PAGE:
Green On Condoms and AIDS

Recently I discussed the hoopla over the Pope’s comments on condoms and AIDS. He said condom distribution does not reduce AIDS in Africa and may increase it. I said it’s a mistake to think that condom distribution is a key issue, but that the Pope’s general view on condom use is nevertheless wrong.

Frank Pastore has written a column in which he quotes a National Review Online interview with Edward C. Green, director of the AIDS Prevention Research Project at the Harvard Center for Population and Development Studies. Here’s what Green had to say:

We have found no consistent associations between condom use and lower HIV-infection rates, which, 25 years into the pandemic, we should be seeing if this intervention was working.

The pope is correct, or put it a better way, the best evidence we have supports the pope’s comments. He stresses that condoms have been proven to not be effective at the level of population. There is a consistent association shown by our best studies, including the US-funded Demographic Health Surveys, between greater availability and use of condoms and higher (not lower) HIV-infection rates. This may be due in part to a phenomenon known as risk compensation, meaning that when one uses a risk-reduction technology such as condoms, one often loses the benefit (reduction in risk) by compensating or taking greater chances than one would take without the risk-reduction technology.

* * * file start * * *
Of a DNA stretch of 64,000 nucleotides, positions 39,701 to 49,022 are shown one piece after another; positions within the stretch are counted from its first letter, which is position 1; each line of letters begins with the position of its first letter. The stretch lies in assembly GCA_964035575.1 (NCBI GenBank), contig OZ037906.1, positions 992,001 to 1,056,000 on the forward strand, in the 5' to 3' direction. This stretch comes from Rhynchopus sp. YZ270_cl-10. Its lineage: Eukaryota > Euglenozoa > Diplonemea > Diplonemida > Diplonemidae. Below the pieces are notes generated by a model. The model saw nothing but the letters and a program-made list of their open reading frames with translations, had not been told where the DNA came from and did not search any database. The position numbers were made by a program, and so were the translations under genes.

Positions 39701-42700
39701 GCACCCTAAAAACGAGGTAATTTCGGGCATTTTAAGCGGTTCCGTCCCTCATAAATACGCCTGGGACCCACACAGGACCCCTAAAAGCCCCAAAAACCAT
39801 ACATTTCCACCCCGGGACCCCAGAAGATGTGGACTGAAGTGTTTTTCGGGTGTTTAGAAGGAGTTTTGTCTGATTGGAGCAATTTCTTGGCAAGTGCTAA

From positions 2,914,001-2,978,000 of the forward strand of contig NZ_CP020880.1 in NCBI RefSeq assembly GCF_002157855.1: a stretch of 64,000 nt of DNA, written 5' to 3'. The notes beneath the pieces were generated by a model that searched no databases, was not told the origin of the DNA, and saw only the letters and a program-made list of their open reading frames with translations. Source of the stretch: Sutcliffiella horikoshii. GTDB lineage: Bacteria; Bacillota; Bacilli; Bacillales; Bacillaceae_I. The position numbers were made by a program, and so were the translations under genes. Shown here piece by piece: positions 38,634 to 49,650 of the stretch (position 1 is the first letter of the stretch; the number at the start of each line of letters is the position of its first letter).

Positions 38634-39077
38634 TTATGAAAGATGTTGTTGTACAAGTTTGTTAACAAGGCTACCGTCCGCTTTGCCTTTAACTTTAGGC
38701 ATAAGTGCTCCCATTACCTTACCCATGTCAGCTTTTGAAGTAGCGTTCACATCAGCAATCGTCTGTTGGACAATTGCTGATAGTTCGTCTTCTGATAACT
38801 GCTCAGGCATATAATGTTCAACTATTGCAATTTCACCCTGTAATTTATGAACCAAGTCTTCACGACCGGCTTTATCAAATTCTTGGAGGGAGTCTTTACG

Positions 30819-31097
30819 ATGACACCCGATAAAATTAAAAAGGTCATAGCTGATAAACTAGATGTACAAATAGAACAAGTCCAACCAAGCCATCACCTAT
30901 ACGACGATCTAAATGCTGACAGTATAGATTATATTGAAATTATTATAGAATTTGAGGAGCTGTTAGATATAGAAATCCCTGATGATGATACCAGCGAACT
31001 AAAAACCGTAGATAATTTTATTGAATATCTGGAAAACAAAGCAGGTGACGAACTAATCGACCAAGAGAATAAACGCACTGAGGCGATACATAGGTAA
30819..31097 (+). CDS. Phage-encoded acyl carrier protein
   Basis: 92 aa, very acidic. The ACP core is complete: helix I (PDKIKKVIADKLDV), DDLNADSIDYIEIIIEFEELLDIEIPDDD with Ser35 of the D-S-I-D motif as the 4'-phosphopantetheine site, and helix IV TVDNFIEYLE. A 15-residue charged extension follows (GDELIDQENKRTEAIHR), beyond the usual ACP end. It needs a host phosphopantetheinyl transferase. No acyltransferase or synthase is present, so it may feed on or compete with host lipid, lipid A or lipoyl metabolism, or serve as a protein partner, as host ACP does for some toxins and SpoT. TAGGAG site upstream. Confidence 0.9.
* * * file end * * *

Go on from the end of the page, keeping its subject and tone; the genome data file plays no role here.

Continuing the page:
I also noticed that the pope said monogamy was the best single answer to African AIDS, rather than abstinence. The best and latest empirical evidence indeed shows that reduction in multiple and concurrent sexual partners is the most important single behavior change associated with reduction in HIV-infection rates (the other major factor is male circumcision).

But Patore is not quite revealing the full picture. Just yesterday, the Washington Post published an article by Green in which he adds:

In a 2008 article in Science called “Reassessing HIV Prevention” 10 AIDS experts concluded that “consistent condom use has not reached a sufficiently high level, even after many years of widespread and often aggressive promotion, to produce a measurable slowing of new infections in the generalized epidemics of Sub-Saharan Africa.”

Let me quickly add that condom promotion has worked in countries such as Thailand and Cambodia, where most HIV is transmitted through commercial sex…

The problem, then, is not the distribution of condoms, but the failure to use them. The overwhelming problem, though, writes, Green, is that “in significant proportions of African populations, people have two or more regular sex partners who overlap in time.”

But of course the Pope’s position is not merely that condom distribution in Africa doesn’t work: his position is that condom use is inherently immoral. But Christians who cite Green for some religious purpose are going to have difficulty with Green’s general views: “‘Closed’ or faithful polygamy can work as well. … All people should have full access to condoms, and condoms should always be a backup strategy for those who will not or cannot remain in a mutually faithful relationship.”

By coincidence, I agree with the Christians that “faithful polygamy,” while it might reduce the spread of AIDS, is nevertheless inappropriate. I say “by coincidence” because, while Christians offer religious reasons against polygamy (though some argue the Bible endorses it), my case against polygamy rests on the inherent difficulties of maintaining a true romantic relationship with more than one other person at a time.

Green has even more to say in a BBC interview (as with the earlier link via Wikipedia).

Pastore is right that throwing condoms at the AIDS problem is not likely to solve it. But throwing religious dogma at the problem will produce no better results.